Despite ending a hunger strike to protest his lack of proper medical treatment in prison, Russian opposition leader Alexei Navalny remains in grave danger. So, too, do the organizations associated with him and anyone who has worked at them or supported them.
Reports that Navalny was possibly days or even hours from dying — or being murdered by the Putin regime, to state it more accurately — have subsided, after Western leaders pressed Putin to allow Navalny to be seen by civilian doctors (although their calls to Putin for his release fell on deaf ears). But Navalny is not out of the woods by any means, especially given that he was poisoned by Putin’s agents only last summer. Nor should Putin be let off the hook for not — yet — murdering Navalny.
Navalny survived last year’s assassination attempt and recovered in Germany, but Putin’s law enforcement authorities arrested him upon his return to Moscow in January and charged him with violating his parole from a previous, politically motivated persecution. The show trial of Navalny, reminiscent of those under Stalin in the 1930s, produced a prison term of 2.5 years — long enough to keep him from meddling in the parliamentary elections this fall.
Going after Navalny is clearly not enough for Putin, however. Russian authorities this week sought to ban three organizations connected to Navalny by designating them as “extremists”. Anyone working at these organizations and anyone who has donated to them risks prosecution.
Navalny-linked organizations are not the only target of regime efforts to shut down independent sources of news and information. Last week, the Justice Ministry designated the respected news outlet Meduza a “foreign agent,” which could cripple its ability to function. Even though its offices are located in Latvia, Meduza relies on reporters and sources inside Russia to do its job.
Silencing critics and opposition figures, and controlling the flow of information is not a recent phenomenon under the Putin regime. In its early days, authorities successfully seized control over two nationwide television networks owned by oligarchs Boris Berezovsky and Vladimir Gusinsky. The regime drove most other independent news organizations out of business and off the air, or used Kremlin-friendly oligarchs to take them over.
During Putin’s first two terms as president, Russians who had the temerity to investigate possible wrongdoing and/or challenge Putin’s hold on power were threatened, even killed (see the cases of Sergei Yushenkov, Yuri Shchekochikhin, and Anna Politkovskaya, to name just a few). Other examples came later, such as Boris Nemtsov, who at the time of his assassination was Russia’s main opposition figure, and Vladimir Kara-Murza who miraculously survived two poisoning attempts. The case of Sergei Magnitsky inspired the 2012 U.S. legislation that sanctioned Russian officials involved in gross human rights abuses.
Living beyond Russia’s borders hasn’t provided protection from Putin’s reach, as evidenced by the fatal poisoning of Alexander Litvinenko in the UK in 2006 and the attempted poisoning of Sergei Skripal in 2018, both former agents of the Russian-Soviet security services. Litvinenko was outspoken in his criticism and accusations of Putin from exile, but Skripal was living quietly in the English cathedral city of Salisbury, and yet Putin despises anyone who, in his mind, turns against him and/or Russia.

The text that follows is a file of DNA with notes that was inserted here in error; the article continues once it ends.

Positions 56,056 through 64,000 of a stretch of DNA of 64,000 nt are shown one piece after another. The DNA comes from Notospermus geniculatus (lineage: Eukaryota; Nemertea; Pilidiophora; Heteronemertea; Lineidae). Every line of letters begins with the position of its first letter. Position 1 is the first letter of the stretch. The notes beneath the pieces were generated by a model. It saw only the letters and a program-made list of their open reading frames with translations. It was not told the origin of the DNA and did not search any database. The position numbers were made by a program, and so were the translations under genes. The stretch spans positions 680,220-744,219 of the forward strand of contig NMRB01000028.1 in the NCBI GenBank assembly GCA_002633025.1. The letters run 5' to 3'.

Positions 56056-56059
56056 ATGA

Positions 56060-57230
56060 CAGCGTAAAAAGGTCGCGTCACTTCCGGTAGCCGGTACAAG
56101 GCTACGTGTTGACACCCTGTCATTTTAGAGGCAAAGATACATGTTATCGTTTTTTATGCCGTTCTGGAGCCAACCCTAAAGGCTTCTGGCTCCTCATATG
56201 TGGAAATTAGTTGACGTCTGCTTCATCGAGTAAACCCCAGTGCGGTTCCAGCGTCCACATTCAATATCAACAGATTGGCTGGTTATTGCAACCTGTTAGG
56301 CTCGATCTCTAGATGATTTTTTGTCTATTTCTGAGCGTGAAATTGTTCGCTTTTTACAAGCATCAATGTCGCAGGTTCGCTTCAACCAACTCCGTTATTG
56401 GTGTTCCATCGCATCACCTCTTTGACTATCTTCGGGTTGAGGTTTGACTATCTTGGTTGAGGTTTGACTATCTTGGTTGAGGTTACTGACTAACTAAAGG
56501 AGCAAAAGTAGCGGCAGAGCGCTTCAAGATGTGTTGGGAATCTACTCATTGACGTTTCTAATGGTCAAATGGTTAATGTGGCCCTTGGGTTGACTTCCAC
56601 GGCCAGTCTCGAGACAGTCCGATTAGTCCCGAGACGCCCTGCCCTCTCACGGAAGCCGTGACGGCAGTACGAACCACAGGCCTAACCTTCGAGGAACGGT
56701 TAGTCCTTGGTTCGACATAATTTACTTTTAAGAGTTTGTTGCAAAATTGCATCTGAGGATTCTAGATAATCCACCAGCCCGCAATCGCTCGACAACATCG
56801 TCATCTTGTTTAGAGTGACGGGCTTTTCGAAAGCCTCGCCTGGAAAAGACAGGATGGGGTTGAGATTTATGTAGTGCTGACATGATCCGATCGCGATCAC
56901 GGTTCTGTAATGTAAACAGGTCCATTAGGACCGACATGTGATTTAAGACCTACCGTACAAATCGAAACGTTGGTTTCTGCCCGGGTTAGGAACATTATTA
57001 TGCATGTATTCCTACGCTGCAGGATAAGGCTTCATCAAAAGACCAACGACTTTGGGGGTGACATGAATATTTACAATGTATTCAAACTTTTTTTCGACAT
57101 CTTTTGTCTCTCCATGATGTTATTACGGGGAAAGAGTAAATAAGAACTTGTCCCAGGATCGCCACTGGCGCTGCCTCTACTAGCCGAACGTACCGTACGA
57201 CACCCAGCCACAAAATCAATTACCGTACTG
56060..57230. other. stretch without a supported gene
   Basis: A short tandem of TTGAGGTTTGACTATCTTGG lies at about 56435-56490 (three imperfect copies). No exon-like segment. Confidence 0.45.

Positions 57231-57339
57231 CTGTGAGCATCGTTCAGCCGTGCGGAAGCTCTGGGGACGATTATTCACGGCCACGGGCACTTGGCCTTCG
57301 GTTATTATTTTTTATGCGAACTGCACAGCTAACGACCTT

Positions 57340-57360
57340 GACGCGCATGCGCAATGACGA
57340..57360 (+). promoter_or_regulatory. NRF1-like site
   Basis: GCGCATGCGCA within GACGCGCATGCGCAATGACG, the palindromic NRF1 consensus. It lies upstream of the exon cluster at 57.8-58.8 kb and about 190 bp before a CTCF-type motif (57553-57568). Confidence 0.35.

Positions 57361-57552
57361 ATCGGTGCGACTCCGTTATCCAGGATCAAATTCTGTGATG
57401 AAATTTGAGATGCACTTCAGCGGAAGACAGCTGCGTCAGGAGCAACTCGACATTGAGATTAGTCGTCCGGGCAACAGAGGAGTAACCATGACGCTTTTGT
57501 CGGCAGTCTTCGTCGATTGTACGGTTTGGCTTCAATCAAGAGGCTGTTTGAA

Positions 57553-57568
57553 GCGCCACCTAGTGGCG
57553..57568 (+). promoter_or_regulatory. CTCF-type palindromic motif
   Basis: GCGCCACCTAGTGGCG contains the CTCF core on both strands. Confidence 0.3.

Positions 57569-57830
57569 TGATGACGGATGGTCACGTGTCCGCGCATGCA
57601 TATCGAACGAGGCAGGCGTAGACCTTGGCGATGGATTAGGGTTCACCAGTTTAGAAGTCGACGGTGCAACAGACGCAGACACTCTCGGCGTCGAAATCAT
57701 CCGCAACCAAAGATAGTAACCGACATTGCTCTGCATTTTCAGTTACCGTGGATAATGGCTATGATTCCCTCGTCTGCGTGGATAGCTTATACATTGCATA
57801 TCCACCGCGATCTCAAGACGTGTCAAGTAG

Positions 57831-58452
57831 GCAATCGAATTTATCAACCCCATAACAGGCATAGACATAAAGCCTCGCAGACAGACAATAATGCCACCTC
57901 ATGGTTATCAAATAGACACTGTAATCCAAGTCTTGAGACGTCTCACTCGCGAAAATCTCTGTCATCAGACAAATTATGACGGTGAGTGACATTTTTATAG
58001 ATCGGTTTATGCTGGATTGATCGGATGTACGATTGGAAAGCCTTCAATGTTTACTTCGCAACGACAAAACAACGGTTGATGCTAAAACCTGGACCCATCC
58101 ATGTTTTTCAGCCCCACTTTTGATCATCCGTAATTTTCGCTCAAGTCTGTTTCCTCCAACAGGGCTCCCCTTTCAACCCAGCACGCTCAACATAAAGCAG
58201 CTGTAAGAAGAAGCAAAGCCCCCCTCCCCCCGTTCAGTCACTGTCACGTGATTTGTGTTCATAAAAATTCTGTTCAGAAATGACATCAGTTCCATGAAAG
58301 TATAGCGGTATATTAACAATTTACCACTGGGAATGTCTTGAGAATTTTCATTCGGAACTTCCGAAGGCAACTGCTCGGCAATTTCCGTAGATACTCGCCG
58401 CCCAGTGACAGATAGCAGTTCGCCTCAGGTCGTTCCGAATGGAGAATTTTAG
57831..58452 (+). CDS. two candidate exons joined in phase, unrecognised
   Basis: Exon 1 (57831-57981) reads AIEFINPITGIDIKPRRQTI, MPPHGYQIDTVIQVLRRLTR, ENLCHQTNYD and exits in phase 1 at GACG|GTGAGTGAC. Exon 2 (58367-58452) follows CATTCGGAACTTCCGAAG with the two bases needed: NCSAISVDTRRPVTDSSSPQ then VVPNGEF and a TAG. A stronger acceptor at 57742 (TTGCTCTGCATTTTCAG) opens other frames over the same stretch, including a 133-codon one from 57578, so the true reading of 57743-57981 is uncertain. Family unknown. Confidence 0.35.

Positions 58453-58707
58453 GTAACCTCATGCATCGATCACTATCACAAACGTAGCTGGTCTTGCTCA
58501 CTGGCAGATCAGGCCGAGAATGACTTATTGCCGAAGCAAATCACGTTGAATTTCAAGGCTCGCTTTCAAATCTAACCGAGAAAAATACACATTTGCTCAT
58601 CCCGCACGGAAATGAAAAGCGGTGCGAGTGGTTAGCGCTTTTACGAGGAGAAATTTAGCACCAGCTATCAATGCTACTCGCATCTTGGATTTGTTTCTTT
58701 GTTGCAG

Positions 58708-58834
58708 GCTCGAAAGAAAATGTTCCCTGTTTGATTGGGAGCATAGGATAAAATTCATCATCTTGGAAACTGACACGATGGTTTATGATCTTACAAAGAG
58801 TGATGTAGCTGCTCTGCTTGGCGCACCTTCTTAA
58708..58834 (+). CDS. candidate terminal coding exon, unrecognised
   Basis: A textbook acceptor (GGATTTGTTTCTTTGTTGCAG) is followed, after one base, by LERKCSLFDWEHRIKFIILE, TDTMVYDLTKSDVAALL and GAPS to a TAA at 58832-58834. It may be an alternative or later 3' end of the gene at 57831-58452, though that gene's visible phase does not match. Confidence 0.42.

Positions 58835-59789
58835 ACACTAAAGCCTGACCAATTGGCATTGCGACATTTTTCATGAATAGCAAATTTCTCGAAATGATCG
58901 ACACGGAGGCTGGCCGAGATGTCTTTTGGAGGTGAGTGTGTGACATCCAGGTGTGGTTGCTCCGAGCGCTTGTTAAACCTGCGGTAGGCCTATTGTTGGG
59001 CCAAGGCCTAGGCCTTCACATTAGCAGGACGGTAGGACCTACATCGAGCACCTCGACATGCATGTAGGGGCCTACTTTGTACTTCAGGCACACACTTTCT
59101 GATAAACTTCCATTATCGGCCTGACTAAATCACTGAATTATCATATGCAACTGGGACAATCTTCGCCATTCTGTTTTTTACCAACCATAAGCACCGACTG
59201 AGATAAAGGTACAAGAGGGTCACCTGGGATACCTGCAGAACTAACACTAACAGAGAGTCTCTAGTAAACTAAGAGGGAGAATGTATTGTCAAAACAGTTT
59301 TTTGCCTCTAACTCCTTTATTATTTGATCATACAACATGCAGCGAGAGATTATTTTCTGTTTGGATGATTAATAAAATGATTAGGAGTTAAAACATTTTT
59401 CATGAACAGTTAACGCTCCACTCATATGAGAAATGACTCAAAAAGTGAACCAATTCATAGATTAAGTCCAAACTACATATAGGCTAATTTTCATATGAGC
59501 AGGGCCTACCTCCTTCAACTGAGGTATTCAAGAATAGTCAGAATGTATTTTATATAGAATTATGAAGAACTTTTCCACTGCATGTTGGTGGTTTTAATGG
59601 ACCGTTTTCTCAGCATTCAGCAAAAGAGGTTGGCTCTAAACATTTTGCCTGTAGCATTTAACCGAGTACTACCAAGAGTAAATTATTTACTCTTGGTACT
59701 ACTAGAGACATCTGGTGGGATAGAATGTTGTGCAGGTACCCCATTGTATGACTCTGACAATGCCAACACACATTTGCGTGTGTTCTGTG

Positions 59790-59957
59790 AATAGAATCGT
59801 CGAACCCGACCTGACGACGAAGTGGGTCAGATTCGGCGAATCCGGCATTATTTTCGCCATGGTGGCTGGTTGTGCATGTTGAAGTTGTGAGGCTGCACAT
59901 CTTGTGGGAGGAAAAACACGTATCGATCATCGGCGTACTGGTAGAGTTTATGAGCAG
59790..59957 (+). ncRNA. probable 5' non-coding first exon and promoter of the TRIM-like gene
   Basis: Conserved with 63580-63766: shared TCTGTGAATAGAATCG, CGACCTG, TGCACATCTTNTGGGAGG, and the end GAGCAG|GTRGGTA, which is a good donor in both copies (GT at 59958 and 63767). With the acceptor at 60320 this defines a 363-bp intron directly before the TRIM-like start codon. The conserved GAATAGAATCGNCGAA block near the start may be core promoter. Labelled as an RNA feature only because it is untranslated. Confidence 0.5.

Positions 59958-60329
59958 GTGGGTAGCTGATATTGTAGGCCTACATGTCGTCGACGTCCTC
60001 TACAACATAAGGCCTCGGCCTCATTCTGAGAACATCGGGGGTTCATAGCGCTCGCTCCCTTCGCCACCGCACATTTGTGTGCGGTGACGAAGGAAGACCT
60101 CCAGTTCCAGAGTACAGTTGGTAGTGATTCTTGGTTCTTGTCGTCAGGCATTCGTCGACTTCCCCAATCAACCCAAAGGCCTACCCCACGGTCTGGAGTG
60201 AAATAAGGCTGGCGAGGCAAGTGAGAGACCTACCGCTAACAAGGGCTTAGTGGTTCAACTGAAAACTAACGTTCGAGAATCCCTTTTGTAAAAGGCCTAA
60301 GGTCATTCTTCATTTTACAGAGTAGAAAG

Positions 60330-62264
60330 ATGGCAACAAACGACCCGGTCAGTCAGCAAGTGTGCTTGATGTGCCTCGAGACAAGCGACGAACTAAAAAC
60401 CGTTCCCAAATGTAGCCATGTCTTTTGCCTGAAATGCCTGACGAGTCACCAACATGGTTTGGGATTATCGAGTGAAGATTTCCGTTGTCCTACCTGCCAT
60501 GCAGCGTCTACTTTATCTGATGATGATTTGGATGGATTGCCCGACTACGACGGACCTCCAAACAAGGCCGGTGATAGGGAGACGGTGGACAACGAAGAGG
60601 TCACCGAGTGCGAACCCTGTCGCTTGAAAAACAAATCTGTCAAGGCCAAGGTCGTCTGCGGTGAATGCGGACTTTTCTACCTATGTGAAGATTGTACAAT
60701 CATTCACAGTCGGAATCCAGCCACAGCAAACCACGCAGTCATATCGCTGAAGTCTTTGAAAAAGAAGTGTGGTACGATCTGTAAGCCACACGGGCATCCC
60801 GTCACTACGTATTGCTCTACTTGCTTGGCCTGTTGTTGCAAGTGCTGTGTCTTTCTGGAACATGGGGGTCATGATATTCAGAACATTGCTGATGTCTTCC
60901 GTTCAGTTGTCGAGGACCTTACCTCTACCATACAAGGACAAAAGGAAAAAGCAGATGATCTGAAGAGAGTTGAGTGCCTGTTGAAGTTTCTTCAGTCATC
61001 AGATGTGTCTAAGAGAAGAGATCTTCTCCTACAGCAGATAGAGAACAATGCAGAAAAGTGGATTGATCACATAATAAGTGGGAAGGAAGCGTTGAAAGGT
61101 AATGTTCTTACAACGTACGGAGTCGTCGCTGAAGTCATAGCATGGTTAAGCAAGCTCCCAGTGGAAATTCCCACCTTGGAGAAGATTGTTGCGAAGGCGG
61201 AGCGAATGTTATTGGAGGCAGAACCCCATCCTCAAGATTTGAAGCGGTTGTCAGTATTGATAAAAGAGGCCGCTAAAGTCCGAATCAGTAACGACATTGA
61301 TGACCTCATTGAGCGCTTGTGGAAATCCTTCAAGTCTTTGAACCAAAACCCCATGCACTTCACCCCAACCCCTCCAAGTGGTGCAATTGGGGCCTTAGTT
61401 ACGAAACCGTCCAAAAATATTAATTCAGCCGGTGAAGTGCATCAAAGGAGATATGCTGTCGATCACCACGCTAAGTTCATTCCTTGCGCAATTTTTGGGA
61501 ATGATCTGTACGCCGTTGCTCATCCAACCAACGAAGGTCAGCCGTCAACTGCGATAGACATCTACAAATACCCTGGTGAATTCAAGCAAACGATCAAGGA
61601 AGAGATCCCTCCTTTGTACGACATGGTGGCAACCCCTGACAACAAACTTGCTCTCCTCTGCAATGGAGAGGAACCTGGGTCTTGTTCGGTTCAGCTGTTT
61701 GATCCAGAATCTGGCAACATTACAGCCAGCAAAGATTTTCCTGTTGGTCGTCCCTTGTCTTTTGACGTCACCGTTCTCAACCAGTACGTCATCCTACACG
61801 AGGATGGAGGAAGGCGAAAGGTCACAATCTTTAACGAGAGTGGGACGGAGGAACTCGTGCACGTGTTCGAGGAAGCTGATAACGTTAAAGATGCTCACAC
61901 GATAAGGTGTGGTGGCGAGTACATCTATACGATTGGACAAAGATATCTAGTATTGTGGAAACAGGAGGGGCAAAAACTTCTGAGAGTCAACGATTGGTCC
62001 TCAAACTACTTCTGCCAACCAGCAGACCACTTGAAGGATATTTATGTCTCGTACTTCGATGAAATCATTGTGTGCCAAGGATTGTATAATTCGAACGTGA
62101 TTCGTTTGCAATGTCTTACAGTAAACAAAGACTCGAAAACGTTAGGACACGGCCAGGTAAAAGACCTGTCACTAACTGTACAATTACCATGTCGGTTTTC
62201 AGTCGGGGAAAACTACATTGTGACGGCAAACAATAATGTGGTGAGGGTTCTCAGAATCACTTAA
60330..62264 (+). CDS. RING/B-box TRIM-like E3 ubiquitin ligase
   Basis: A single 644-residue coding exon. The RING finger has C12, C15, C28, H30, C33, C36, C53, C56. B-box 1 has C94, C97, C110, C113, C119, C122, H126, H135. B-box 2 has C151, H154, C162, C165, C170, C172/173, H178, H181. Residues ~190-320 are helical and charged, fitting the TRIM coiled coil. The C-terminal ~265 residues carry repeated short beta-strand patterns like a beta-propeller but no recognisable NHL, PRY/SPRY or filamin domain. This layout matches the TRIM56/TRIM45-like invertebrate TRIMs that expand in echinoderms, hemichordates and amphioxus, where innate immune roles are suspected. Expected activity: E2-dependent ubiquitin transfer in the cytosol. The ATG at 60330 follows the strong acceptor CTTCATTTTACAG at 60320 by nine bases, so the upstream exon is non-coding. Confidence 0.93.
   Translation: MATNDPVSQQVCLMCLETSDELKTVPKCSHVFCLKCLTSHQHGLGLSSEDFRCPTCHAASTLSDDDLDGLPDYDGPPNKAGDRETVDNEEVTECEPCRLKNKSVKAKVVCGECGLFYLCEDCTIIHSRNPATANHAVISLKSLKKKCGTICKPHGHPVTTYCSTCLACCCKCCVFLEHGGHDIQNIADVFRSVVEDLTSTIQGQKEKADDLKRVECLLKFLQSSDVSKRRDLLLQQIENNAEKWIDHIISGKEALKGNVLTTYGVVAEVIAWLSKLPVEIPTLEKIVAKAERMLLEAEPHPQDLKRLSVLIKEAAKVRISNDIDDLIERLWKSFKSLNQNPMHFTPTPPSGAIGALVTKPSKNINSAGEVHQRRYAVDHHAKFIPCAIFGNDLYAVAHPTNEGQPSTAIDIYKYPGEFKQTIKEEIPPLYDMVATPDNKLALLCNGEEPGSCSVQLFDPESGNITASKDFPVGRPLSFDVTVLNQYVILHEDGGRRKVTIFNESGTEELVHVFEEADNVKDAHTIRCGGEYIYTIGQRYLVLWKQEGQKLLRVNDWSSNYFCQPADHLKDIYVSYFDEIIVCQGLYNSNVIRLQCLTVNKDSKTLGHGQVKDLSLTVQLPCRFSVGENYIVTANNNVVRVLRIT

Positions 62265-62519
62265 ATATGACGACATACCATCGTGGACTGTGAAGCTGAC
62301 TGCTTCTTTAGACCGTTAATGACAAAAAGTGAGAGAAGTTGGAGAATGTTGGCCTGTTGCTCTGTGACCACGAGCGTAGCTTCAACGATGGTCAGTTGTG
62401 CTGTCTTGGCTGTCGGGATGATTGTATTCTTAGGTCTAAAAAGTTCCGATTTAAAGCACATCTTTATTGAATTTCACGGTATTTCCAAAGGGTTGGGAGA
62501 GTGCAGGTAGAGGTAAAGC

Putin’s focus is on staying in power and protecting his billions in ill-gotten gains, and he will do whatever he has to achieve that. Silencing critics and independent news outlets and offing opponents are second nature to Putin.
When asked by George Stephanopoulos whether he considered Putin a killer, President Joe Biden answered in the affirmative — and rightly so. Now Biden plans to meet Putin in Europe this summer, according to reports. He better be prepared to answer the “killer” question again, since it is certain to be asked by a journalist when the two leaders appear together. That will make for an awkward moment, to say the least, and should raise questions inside the White House about the wisdom of such a meeting in the first place.
Just because Putin has not so far killed Navalny, nor launched another full-scale invasion of Ukraine, he should not be praised, nor should not crossing those thresholds be all that’s required for granting Putin a meeting with the American president. In his first week in office, Biden spoke with Putin by phone and both sides agreed to renew the New START Treaty, demonstrating that a sit-down with Putin is not required to get some important business done.
The Biden administration has made democracy and human rights a major part of its foreign policy platform, and that’s to be applauded. But it’s hard to see how a Biden meeting with Putin advances that agenda, given Putin’s atrocious human rights record. Biden should keep his distance – or at least bring plenty of hand sanitizer and double up on masking.
David J. Kramer, who served as assistant secretary of state for democracy, human rights, and labor in the George W. Bush administration, is director of European and Eurasian studies and senior fellow in the Václav Havel Program for Human Rights and Diplomacy at Florida International University’s Steven J. Green School of International and Public Affairs.